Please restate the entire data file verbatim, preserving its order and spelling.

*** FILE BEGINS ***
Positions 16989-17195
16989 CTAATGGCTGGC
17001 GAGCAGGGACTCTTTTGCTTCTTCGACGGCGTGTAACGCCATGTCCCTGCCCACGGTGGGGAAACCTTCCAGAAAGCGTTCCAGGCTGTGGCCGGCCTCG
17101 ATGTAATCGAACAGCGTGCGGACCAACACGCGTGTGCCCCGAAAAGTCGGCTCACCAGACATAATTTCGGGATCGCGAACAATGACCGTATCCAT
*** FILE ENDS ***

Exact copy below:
Positions 16989-17195
16989 CTAATGGCTGGC
17001 GAGCAGGGACTCTTTTGCTTCTTCGACGGCGTGTAACGCCATGTCCCTGCCCACGGTGGGGAAACCTTCCAGAAAGCGTTCCAGGCTGTGGCCGGCCTCG
17101 ATGTAATCGAACAGCGTGCGGACCAACACGCGTGTGCCCCGAAAAGTCGGCTCACCAGACATAATTTCGGGATCGCGAACAATGACCGTATCCAT